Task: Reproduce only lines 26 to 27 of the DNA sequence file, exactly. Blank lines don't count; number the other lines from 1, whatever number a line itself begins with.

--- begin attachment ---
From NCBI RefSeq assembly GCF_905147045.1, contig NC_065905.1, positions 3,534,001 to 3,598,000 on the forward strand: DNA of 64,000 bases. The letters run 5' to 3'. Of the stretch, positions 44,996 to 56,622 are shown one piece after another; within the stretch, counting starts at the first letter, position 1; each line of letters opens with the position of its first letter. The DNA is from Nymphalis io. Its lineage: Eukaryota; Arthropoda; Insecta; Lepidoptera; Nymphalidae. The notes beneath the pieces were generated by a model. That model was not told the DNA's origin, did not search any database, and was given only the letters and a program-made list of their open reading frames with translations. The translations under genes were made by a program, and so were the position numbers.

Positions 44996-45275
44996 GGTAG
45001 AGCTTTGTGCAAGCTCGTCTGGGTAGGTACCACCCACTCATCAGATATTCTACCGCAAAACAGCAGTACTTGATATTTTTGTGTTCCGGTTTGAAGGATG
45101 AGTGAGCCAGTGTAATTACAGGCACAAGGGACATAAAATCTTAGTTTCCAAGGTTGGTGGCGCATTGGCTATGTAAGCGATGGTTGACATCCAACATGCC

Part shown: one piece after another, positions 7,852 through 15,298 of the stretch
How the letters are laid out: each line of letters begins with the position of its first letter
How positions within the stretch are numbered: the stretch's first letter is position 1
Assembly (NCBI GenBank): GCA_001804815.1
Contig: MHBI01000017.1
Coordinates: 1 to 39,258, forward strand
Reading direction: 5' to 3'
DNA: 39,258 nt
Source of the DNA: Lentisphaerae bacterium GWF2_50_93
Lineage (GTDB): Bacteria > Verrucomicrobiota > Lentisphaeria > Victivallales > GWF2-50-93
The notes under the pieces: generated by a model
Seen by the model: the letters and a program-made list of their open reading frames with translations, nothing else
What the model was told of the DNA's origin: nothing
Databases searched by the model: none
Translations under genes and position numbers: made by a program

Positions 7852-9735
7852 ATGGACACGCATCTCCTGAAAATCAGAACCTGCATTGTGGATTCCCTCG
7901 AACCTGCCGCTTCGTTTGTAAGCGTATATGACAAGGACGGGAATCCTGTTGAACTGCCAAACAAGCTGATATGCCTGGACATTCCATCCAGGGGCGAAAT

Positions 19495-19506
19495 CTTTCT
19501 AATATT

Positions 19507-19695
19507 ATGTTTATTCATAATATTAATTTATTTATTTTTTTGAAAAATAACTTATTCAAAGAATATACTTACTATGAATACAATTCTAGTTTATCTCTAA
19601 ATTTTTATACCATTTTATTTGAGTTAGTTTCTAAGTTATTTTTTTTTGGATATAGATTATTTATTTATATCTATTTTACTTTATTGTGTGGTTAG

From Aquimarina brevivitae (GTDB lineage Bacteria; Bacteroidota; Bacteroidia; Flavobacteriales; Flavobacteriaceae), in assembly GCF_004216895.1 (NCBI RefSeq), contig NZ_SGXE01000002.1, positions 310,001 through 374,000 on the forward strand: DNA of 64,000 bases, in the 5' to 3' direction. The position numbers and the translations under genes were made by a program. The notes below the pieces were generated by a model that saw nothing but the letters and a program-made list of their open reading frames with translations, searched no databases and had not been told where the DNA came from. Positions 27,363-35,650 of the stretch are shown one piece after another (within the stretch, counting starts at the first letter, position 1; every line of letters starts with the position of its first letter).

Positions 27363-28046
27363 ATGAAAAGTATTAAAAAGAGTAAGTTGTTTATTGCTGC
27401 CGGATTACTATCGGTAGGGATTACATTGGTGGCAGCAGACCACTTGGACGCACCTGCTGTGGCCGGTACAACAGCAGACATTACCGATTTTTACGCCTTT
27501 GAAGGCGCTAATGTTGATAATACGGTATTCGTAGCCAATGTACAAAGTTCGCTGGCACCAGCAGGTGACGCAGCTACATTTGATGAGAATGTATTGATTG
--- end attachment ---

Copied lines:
19501 AATATT

Positions 19507-19695